It's a question I was asked recently. Is a photographer an artist or a technician?
The questioner thought he had a valid point to raise, but I argued that artists in the traditional media of painting, music and sculpture all have to be technically able to achieve creditable results. So too the photographer.
Photography has become a more technical subject for many who are swayed by lens tests and sensor structures, but the real crux of suitability for purpose is in a single question.
'Is this a tool that I can understand and use sufficiently well to achieve the images I want to create?'
If we all asked that question and examined what we were doing with our images would we be swayed by megapixel ratings? Do you shoot in RAW, edit carefully and then convert to 72dpi jpeg because you only look at images onscreen and want to save disk space? Do you think that the sensor capacity race has outgrown consumer requirements for use? Have you ever created an A3 print? Did you know that canvas prints are usually done at 150dpi?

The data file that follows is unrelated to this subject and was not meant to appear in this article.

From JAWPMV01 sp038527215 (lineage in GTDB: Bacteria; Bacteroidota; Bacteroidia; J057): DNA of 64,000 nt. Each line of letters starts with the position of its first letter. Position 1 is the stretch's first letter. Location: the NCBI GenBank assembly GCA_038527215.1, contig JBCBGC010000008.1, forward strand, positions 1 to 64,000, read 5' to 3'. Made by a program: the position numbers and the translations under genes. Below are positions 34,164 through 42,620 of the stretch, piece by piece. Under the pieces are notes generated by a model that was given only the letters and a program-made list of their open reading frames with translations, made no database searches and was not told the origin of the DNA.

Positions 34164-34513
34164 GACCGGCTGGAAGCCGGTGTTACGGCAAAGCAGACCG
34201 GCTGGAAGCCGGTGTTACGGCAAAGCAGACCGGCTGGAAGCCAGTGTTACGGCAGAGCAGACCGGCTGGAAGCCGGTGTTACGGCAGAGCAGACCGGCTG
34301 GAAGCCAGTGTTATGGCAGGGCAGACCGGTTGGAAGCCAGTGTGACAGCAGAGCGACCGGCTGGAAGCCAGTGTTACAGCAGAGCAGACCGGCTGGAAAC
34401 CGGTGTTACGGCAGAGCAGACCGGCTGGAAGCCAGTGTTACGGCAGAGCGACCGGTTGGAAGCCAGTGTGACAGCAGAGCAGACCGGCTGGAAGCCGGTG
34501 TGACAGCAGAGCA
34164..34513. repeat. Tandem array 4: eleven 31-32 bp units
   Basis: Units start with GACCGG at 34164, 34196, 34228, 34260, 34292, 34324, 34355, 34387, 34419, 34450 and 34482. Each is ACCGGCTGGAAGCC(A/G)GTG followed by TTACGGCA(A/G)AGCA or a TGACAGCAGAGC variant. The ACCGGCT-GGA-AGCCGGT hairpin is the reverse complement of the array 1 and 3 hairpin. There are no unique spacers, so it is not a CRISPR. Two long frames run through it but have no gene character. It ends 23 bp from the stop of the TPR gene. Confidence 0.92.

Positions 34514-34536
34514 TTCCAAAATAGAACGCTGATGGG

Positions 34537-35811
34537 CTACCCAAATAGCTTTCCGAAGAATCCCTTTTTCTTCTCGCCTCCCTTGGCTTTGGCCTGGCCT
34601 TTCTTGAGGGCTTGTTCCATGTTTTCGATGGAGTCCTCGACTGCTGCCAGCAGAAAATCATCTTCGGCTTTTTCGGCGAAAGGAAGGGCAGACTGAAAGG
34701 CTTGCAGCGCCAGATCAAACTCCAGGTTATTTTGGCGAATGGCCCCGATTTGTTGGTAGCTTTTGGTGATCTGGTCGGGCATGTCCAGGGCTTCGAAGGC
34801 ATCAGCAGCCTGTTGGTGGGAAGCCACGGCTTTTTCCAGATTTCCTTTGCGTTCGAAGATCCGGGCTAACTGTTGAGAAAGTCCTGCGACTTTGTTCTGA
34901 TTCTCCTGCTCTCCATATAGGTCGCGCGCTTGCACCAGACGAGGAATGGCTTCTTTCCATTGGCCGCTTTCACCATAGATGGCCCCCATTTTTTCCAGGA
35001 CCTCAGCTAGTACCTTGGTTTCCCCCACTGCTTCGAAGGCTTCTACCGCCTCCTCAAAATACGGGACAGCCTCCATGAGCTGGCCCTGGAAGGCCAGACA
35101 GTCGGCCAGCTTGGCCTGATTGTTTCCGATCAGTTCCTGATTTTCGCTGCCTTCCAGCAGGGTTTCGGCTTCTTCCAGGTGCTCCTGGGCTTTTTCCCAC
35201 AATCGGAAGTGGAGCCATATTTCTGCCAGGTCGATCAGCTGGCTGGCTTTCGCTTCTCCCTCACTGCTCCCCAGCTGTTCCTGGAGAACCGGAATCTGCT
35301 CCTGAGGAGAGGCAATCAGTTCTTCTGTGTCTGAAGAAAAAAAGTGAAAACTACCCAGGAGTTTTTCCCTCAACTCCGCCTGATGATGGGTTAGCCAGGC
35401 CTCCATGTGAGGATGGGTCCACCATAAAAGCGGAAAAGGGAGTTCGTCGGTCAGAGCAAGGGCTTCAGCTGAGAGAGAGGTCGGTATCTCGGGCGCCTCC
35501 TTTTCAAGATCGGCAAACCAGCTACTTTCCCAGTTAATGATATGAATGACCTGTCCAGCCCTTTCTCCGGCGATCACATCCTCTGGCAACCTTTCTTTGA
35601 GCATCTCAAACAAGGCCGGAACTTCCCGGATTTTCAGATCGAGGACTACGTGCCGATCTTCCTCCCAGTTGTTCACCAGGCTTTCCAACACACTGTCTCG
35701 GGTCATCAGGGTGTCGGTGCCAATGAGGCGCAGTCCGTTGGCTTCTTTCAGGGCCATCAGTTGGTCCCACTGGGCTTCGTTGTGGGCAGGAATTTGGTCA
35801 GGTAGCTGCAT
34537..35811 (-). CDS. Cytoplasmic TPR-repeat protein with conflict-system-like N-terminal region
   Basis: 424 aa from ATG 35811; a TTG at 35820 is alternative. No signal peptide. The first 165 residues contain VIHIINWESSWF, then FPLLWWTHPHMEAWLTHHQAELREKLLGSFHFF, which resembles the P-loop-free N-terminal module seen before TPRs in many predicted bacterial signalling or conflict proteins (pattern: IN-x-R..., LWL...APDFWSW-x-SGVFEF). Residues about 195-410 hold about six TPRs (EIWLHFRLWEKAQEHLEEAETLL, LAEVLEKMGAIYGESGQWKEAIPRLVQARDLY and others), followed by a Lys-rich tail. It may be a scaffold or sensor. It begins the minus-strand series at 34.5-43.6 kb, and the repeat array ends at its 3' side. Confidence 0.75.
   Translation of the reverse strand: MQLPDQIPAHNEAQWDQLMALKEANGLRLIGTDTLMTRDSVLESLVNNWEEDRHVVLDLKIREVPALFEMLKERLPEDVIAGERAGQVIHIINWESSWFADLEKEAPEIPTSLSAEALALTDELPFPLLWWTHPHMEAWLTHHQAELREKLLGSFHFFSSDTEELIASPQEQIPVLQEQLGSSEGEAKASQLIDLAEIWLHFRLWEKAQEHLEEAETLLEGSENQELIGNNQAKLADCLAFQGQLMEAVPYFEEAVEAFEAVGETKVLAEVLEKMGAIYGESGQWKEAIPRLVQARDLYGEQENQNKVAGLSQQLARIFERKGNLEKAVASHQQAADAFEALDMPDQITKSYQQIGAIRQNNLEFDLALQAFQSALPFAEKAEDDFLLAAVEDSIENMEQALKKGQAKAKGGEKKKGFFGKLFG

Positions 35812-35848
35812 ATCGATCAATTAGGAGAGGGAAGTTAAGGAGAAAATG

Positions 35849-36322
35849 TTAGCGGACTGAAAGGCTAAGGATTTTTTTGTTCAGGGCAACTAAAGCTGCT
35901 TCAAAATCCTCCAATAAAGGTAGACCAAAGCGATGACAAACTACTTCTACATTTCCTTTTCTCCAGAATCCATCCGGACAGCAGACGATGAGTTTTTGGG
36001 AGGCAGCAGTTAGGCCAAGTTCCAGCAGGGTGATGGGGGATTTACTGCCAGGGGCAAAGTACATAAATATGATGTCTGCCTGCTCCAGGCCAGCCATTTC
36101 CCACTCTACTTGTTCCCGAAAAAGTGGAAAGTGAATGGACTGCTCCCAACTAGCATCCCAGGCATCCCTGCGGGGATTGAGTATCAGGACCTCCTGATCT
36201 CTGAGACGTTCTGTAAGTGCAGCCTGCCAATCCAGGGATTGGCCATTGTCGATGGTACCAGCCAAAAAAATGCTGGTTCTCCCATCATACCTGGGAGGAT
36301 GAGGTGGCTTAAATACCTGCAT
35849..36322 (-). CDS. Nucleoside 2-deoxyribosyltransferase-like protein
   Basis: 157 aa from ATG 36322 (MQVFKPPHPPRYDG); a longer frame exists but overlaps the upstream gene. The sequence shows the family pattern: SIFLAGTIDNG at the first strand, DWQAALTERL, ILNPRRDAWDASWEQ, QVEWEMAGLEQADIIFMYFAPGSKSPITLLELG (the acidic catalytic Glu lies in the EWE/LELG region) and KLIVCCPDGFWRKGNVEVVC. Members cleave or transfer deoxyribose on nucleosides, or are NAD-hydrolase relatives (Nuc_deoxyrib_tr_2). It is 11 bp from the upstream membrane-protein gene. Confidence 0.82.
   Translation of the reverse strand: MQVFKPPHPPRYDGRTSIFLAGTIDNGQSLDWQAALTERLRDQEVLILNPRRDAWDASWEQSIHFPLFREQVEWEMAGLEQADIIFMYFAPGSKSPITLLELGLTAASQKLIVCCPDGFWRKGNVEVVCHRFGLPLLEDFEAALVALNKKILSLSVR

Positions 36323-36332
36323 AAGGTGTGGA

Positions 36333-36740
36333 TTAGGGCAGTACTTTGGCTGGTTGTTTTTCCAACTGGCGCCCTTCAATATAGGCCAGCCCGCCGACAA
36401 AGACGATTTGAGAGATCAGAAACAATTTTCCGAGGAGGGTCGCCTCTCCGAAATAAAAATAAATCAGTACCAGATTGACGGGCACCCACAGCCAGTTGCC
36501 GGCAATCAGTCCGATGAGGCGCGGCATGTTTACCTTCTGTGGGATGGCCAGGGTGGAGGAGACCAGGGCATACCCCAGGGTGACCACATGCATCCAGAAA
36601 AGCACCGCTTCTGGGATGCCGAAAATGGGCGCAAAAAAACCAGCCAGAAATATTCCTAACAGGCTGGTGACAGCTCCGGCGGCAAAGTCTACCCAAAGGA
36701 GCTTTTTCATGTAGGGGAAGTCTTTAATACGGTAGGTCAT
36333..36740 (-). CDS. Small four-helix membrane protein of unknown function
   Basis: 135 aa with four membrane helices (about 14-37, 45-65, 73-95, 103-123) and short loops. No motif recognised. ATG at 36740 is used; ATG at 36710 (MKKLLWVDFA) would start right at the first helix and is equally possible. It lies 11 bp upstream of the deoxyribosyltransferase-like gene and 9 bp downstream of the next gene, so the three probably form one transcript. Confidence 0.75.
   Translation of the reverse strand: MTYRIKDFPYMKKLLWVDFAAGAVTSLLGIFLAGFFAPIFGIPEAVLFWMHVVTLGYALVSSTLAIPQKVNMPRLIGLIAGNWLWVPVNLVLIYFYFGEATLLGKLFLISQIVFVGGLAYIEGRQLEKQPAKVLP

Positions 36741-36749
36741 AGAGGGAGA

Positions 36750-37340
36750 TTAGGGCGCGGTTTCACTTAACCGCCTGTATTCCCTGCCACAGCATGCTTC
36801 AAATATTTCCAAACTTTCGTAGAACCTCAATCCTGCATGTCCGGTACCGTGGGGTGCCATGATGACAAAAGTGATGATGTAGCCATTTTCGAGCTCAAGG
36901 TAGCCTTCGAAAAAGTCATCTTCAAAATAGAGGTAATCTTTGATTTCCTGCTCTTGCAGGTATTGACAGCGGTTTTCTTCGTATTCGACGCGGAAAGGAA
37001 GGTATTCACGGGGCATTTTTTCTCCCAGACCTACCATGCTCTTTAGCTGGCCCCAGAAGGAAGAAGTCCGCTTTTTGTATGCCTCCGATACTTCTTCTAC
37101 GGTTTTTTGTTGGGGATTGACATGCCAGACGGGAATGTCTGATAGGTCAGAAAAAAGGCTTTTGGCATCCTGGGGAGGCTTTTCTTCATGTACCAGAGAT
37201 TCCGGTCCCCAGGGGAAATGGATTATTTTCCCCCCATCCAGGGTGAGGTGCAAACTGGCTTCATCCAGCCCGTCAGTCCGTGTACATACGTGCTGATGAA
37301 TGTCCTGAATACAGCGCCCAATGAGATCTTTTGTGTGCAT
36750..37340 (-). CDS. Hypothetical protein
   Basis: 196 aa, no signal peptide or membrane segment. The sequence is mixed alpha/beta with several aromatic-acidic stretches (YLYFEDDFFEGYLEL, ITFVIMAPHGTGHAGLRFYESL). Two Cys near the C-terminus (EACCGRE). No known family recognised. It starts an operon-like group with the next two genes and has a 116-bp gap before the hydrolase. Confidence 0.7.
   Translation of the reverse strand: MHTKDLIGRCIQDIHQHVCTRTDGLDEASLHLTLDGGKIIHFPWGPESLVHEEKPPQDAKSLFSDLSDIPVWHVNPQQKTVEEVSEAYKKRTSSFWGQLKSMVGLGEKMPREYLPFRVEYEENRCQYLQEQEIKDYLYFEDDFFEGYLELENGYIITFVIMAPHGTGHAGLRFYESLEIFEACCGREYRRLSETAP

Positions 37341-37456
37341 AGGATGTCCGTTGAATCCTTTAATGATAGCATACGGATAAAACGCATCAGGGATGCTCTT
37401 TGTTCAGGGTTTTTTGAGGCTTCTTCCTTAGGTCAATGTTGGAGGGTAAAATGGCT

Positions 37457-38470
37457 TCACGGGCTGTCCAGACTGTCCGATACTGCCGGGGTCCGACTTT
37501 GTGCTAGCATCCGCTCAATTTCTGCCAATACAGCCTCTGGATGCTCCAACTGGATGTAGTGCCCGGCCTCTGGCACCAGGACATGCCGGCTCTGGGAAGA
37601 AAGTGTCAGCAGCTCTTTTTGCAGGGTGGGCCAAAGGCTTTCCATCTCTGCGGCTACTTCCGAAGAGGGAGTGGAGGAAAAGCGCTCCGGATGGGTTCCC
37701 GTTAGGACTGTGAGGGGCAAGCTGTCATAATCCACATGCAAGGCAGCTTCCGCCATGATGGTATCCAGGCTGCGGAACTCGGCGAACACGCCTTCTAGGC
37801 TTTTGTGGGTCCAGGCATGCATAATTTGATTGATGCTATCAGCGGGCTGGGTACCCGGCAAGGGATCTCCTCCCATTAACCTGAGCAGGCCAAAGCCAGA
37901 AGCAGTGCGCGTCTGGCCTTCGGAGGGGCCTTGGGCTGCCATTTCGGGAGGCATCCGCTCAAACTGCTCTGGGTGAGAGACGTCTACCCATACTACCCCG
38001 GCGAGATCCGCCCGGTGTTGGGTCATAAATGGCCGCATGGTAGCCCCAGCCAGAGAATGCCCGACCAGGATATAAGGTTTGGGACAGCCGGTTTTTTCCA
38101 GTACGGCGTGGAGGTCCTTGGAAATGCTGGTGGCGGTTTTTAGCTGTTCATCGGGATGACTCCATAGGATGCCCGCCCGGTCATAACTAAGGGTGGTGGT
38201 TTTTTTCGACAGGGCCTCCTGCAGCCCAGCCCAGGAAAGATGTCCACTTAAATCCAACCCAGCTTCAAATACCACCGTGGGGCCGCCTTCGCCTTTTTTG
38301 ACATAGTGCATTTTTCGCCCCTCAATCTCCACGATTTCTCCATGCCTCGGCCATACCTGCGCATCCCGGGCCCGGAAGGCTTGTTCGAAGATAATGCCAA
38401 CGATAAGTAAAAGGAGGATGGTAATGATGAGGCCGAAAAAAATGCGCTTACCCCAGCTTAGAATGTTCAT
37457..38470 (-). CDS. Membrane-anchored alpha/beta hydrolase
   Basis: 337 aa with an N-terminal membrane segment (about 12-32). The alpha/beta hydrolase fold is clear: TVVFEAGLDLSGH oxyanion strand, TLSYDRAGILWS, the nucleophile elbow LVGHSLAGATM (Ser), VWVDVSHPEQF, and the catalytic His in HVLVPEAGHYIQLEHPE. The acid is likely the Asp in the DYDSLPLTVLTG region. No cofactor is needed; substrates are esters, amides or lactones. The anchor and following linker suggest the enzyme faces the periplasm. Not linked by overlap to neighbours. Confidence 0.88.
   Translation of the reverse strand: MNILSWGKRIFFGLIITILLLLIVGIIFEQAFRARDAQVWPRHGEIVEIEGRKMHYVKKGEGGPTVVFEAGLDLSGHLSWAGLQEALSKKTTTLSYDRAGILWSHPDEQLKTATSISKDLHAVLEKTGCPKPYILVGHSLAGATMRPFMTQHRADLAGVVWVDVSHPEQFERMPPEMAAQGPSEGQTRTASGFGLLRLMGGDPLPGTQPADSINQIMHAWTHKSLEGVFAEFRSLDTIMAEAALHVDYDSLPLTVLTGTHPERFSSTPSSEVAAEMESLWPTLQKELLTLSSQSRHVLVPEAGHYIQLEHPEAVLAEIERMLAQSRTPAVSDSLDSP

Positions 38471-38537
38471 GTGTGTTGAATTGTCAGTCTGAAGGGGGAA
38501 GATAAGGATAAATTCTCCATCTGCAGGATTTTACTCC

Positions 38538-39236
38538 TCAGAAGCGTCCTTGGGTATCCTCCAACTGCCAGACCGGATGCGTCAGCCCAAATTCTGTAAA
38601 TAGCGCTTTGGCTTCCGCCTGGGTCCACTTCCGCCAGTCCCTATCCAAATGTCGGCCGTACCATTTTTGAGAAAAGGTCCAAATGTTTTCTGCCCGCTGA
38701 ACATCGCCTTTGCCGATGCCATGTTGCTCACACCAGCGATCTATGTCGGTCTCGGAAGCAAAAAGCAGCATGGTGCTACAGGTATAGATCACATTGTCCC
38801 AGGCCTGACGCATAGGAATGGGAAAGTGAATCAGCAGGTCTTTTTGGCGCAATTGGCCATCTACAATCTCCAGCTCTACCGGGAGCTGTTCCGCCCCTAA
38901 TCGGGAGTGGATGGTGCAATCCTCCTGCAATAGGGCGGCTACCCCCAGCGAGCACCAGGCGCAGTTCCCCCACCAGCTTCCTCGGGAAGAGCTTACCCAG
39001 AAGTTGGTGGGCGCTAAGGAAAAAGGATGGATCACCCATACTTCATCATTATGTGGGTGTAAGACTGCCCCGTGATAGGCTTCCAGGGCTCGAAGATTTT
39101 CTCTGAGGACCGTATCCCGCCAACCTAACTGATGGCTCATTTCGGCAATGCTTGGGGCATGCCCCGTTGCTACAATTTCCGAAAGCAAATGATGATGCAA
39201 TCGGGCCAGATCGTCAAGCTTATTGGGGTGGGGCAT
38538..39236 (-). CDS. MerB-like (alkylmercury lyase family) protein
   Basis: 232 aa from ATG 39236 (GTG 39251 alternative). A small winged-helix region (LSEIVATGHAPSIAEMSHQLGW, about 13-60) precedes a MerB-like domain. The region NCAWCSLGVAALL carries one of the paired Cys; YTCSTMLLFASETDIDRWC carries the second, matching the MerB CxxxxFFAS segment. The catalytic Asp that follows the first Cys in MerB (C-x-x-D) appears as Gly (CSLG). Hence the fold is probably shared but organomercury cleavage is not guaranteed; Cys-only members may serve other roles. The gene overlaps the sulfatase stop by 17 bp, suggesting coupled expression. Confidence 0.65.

It's not a quiz. It's just thoughts from someone who came through the 70s using film and used to hire medium format cameras for jobs that called for big prints. Usually 35mm was perfectly acceptable and we lived with the limitations.
Nikon now have the 36MP D800, which is a fantastic achievement. Now someone needs to improve buffer throughput so that they can better 1.5 FPS. In the meantime, if you want 200MP images you can buy a Hasselblad and combine four 50MP images.
Am I the only one who thinks that it's all getting a bit silly?